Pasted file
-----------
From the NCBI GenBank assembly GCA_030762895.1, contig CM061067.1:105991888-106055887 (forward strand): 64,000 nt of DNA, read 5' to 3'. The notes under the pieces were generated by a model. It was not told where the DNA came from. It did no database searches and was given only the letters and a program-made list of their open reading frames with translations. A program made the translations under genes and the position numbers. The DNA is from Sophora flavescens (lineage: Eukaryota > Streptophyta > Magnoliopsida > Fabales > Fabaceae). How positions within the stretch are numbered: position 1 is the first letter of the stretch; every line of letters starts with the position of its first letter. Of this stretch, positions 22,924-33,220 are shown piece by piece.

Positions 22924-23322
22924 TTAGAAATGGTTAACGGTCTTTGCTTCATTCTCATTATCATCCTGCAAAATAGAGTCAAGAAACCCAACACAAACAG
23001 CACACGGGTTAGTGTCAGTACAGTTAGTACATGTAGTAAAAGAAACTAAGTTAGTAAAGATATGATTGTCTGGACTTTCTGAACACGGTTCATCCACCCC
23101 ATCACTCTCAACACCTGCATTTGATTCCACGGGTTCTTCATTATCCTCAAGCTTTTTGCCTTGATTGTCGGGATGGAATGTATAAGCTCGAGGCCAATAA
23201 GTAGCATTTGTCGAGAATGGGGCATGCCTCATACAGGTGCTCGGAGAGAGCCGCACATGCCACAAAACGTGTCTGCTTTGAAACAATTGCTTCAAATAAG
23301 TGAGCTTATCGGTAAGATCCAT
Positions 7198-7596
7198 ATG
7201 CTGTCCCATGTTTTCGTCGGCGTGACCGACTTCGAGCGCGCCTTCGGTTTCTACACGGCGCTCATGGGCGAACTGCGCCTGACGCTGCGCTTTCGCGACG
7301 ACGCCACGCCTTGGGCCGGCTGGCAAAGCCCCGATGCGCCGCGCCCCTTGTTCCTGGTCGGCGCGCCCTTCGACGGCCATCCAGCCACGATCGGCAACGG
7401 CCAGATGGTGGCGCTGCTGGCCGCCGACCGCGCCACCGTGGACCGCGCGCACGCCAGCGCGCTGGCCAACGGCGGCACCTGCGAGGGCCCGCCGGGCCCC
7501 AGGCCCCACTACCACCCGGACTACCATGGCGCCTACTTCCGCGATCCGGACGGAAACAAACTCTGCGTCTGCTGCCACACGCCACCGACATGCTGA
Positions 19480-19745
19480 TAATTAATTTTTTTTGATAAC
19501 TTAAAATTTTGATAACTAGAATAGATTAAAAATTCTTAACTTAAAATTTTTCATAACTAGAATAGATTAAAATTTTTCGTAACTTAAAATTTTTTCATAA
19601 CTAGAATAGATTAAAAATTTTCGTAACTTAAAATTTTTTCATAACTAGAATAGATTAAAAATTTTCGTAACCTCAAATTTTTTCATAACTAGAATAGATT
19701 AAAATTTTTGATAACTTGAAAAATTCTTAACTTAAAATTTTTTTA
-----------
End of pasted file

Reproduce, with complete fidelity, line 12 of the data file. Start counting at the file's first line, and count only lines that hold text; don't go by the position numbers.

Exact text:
7401 CCAGATGGTGGCGCTGCTGGCCGCCGACCGCGCCACCGTGGACCGCGCGCACGCCAGCGCGCTGGCCAACGGCGGCACCTGCGAGGGCCCGCCGGGCCCC